People with smaller down payments have a tougher decision to make. For example, if you can only put 10% down for a conventional loan, you will probably be required to pay for PMI. The question is -- how does this cost compare to the extra mortgage insurance you would pay on an FHA loan? In most cases, the cost of PMI is much less than the insurance you would have to pay for an FHA loan. But then there's the down payment consideration. The FHA program offers a down payment as low as 3.5% for qualified borrowers.
Government vs. Private Mortgage Insurance
It really comes down to insurance costs and down payments. If you can afford to put 20% down on your loan, you'll have an easier time choosing a type of loan. It makes sense to use a conventional mortgage loan in that scenario, because you wouldn't face any type of mortgage insurance at all.
But once you get below the 20% mark, the FHA loan starts to look pretty darn good. With a down payment of less than 20%, you're going to pay mortgage insurance in some form -- whether it comes from the government or from a private insurer. Then it's just becomes a matter of priorities.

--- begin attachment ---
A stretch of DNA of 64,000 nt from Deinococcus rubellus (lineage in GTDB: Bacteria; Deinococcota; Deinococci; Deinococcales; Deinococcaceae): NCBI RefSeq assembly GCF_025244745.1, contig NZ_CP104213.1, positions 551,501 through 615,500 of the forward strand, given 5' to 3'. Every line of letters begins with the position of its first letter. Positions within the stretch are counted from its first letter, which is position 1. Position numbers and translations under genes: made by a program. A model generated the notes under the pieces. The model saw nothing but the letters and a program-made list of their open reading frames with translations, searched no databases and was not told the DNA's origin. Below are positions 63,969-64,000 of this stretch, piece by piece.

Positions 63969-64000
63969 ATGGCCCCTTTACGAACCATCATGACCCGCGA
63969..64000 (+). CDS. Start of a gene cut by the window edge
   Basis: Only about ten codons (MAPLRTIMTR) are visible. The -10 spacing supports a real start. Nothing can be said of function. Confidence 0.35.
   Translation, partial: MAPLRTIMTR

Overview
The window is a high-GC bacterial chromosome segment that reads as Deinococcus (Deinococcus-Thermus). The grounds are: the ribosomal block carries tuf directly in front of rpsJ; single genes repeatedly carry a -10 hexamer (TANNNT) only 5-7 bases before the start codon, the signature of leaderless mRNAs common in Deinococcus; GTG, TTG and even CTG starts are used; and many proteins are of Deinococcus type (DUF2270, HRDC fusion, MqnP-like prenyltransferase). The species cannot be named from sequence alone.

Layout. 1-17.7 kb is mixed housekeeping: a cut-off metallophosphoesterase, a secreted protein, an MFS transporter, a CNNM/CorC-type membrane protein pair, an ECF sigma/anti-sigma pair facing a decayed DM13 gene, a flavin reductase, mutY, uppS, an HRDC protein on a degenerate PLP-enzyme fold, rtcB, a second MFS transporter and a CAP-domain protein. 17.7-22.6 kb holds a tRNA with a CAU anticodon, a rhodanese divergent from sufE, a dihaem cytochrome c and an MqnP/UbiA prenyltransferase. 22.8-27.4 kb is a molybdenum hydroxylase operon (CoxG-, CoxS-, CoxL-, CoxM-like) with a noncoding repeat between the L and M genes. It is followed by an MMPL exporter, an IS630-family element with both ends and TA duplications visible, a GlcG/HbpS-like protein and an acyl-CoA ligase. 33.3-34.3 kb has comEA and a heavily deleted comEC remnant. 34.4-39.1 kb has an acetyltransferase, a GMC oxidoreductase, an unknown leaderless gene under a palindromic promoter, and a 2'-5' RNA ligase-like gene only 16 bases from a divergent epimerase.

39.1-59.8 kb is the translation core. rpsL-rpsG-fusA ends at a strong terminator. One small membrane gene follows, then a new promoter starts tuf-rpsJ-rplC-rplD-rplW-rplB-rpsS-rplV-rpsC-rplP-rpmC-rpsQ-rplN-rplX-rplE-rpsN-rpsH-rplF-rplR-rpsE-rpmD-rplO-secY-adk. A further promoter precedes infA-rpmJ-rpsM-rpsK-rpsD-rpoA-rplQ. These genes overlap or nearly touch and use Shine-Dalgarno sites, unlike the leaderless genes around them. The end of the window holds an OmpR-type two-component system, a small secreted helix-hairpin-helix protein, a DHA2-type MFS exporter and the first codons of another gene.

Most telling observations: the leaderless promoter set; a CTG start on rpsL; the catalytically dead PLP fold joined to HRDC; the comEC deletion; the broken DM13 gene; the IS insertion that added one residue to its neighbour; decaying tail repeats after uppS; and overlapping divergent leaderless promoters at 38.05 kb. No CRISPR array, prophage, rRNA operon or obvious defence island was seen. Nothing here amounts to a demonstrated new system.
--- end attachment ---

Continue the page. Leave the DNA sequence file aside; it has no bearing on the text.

What's Your Biggest Priority?
At this point, you have to ask yourself what's more important to you:
- Do I want to make the larger down payment of 10% on a conventional loan, and pay a smaller amount of mortgage insurance each month?
- Or ... do I want to make a smaller down payment of 3.5% for an FHA loan, and pay more in mortgage insurance every month?
Answer these questions, and you'll know which type of loan is right for you. You can see it's a trade-off either way. This is a question you must answer for yourself. Your lender cannot do it for you.
As for my wife and I, we chose the smaller down payment allowable under the FHA program. This resulted in a slightly higher mortgage payment each month, because the FHA insurance costs are higher than private mortgage insurance. But we increased our buying power by reducing the down payment requirement. In California, it's almost impossible to find a conventional mortgage with a down payment of 5%. Most lenders in the state are requiring at least 10% down. So for us, the difference between 3.5% and 10% was the primary deciding factor.
This article explains the pros and cons of conventional versus FHA home loans. If you would like to learn more about any of the topics discussed in this article, use the search box at the top of this page. You'll find a wealth of information on this site!